Perched along the Deschutes River near Bend, Oregon, the 184-acre Riley Ranch Nature Reserve (RRNR) features riparian habitat, open grasslands, juniper and pine forests, unique lava flows, cliffs, and the river’s rocky canyon.
Inspired by a deep sense of place, the planning and design of RRNR establishes long-term protection, enhancement, and stewardship of natural, cultural, and recreational resources on site. It provides educational opportunities, access for people of all physical abilities, and unique recreation experiences while protecting fish and wildlife habitat and native vegetation communities.
ESA assisted Bend Park & Recreation District in developing master and management plans and a construction bid package, as well as helping to secure all necessary permits. The resource management plan guides restoration, enhancement, and stewardship of natural, cultural, and recreational resources. The master plan identified visitor amenities suited to the site and located them so they minimize visual and ecological impacts while connecting to other regional recreational facilities.
The final concept offers an extensive trail system, riverfront access, and trail connections to nearby lands while protecting important wildlife habitat. Following adoption of the master plan, the ESA team developed a comprehensive construction package, including plans, specifications, and cost estimates. ESA permitting specialists successfully navigated the county land-use process and secured all necessary building and site development permits.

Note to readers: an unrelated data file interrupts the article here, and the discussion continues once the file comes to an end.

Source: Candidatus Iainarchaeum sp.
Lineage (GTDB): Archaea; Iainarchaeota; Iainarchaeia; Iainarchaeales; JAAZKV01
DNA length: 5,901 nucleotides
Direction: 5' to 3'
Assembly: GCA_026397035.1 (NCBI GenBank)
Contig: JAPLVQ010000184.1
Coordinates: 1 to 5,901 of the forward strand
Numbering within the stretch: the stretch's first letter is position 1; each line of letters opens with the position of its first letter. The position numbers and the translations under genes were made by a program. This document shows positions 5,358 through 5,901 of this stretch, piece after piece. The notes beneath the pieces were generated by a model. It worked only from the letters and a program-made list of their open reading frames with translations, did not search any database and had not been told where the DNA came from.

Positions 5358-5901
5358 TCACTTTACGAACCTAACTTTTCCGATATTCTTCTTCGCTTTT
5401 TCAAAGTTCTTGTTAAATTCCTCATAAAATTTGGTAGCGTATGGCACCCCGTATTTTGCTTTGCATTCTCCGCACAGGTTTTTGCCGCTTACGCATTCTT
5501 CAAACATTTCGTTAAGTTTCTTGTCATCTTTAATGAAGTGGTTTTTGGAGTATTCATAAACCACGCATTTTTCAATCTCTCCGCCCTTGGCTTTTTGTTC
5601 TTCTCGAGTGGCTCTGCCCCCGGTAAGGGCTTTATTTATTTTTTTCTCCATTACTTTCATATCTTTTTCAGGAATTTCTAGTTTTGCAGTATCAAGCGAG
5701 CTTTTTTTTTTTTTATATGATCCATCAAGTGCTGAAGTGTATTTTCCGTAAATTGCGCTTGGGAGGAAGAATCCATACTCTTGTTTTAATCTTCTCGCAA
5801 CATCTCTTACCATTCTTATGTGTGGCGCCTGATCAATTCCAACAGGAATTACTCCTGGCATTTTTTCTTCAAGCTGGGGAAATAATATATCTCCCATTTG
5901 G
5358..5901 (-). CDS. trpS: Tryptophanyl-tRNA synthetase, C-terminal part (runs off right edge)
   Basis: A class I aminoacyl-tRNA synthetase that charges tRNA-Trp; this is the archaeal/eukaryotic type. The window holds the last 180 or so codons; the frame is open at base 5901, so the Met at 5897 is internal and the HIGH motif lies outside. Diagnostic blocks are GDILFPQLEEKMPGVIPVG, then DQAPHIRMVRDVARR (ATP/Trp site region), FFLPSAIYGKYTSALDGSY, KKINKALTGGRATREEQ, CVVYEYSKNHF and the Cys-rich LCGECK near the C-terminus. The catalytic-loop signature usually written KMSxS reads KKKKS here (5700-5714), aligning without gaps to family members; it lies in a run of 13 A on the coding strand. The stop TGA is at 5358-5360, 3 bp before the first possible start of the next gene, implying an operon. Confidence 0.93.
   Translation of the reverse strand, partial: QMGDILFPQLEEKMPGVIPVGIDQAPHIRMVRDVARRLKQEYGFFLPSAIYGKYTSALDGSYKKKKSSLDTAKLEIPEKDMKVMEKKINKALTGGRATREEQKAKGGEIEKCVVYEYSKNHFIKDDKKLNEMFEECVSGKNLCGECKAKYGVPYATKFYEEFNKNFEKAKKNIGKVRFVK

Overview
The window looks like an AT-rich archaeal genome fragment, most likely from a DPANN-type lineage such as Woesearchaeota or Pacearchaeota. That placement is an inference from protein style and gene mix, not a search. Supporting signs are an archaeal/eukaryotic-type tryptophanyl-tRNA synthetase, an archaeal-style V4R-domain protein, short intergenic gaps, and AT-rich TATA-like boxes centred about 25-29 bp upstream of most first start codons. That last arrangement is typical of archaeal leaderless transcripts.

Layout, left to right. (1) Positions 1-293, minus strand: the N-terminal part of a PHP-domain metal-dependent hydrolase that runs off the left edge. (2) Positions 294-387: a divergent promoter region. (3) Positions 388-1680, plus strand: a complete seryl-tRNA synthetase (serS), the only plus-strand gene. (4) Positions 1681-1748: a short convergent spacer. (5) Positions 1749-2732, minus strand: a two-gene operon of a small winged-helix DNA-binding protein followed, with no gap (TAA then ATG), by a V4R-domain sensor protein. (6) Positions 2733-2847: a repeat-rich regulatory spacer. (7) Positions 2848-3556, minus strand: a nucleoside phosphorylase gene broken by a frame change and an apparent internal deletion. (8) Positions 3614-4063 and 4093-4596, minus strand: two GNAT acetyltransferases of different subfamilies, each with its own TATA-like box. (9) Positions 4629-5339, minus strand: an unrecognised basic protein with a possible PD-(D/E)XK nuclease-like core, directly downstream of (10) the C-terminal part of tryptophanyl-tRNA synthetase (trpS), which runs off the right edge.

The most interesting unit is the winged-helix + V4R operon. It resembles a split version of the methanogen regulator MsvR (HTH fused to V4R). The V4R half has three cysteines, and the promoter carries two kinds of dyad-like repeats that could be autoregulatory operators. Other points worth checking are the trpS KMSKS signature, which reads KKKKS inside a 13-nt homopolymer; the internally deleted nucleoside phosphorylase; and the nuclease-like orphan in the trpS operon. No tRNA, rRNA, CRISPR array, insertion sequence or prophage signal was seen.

ESA civil engineers and permitting specialists collaborated with consulting surveyors, signage designers, and engineers to craft a trail system, scenic overlooks, and a parking area that celebrate the dramatic landscape while providing safe and welcoming visitor access. The main trailhead includes a gathering space, custom juniper benches, wayfinding signage, a gateway structure built with juniper timbers, a pre-engineered restroom, and bicycle racks lighted with solar-powered bollards. Plantings at the parking area and trailhead recall the high desert landscape and feature native trees, shrubs, and grasses. The relatively flat upper terrace accommodates a one-and-a-half-mile accessible trail peppered with viewpoints.
The dramatic Canyon Overlook is cantilevered over fractured basalt high above the Deschutes River canyon while the Ben Newkirk Mountain Overlook captures views of the Three Sisters and commemorates the life of a deceased climber. The Sage Flat overlook orients visitors eastward and locates sunrise on both the summer and winter solstices.
It has taken a decade, but thanks to a remarkable partnership between neighborhood activists, a nonprofit developer, and the City of Portland, a landfill in northeast Portland has been transformed into a park.